The external auditors issue an opinion on the fairness of the financial statements taken as a whole. The internal auditirs are regular employees of the company they audit. Internal audits generally examine internal controls and the main purpose is to recommend improvements in efficiency and operational effectiveness. The materiality level for an internal audit is much lower than for an external audit. An external auditor will never examine petty cash, but an internal auditor will.

The external auditors are organizationally independent - they work for a completely different company than the company being audited. The also get paid more - the internal auditors receive their regular salary, regardless of their findings. The external auditors get paid based on their contract which includes expenses, overhead and profit.

The external auditors issue an opinion on the fairness of the financial statements taken as a whole. The internal auditors may issue an opinion on a much smaller unit they may be auditing, but often they do not.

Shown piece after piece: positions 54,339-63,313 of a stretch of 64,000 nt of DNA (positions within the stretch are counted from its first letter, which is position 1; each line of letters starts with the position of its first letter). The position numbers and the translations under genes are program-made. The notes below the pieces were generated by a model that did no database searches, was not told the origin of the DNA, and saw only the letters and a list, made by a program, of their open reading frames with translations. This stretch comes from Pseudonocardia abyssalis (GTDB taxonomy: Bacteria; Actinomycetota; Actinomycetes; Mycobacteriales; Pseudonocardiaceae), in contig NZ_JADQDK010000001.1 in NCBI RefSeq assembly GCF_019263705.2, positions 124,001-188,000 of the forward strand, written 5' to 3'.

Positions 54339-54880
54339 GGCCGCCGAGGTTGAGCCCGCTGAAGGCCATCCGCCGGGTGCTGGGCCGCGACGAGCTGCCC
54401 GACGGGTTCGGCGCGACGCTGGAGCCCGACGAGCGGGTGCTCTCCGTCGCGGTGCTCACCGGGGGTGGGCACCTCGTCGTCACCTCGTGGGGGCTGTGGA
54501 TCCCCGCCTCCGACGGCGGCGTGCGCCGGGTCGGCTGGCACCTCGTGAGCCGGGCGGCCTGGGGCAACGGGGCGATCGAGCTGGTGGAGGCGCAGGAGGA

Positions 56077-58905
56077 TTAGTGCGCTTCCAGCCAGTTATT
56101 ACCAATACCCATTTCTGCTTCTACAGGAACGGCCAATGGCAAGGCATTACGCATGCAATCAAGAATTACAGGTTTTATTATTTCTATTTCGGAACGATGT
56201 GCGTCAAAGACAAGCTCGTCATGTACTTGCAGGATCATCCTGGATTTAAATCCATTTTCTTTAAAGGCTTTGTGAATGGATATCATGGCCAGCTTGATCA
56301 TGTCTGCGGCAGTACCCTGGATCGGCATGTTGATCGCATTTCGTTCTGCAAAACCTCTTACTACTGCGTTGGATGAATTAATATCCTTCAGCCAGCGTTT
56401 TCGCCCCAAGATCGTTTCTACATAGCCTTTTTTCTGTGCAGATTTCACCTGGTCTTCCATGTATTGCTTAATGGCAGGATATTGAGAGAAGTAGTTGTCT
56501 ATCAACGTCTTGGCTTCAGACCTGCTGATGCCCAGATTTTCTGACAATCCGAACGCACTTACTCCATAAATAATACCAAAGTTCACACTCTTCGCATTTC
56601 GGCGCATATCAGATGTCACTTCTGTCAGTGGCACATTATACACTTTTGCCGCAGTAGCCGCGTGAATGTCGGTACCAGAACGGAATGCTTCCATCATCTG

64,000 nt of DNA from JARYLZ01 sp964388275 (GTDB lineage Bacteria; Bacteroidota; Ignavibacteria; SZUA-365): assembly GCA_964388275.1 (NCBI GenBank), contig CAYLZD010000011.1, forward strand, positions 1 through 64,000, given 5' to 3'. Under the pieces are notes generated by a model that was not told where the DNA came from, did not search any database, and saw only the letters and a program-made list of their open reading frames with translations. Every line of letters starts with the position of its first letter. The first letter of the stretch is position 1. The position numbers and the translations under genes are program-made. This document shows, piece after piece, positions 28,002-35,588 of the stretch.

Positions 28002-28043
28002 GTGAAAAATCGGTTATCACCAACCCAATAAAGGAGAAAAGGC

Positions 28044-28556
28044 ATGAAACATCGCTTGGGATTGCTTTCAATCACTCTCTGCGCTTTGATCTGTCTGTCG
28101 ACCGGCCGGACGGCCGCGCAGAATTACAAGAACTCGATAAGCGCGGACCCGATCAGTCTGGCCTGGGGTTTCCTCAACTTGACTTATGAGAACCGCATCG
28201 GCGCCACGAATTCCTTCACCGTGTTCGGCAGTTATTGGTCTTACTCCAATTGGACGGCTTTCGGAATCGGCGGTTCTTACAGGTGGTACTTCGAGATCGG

External auditors are required to follow generally accepted auditing standards ( or international auditing standards), internal auditors do not. The internal audits may follow GAAS, they may follow IIA standards, or they may not follow any special standard.

An internal audit may cover a time perior of a week, month or quarter. An external audit generally covers a year.

You need an external audit every year because you have a new set of financial statements every year, and the internal control environment may have changed since the last audit, creating opportnities for inaccuracies and fraud to make the financial statements inaccurate or misleading.

Good internal auditors are like independent efficiency consultants and good managers look forward to having then provide their services. External auditors don't provide much of real value to the line management of a company. Internal auditors may charge the department they audit an internal charge, but often the manager can request their services for free.

Im hoping for at least a "B".

This is the best I can do at 6am off the top of my head.

Agoda
Holidays also on this date Tuesday, May 1, 2018...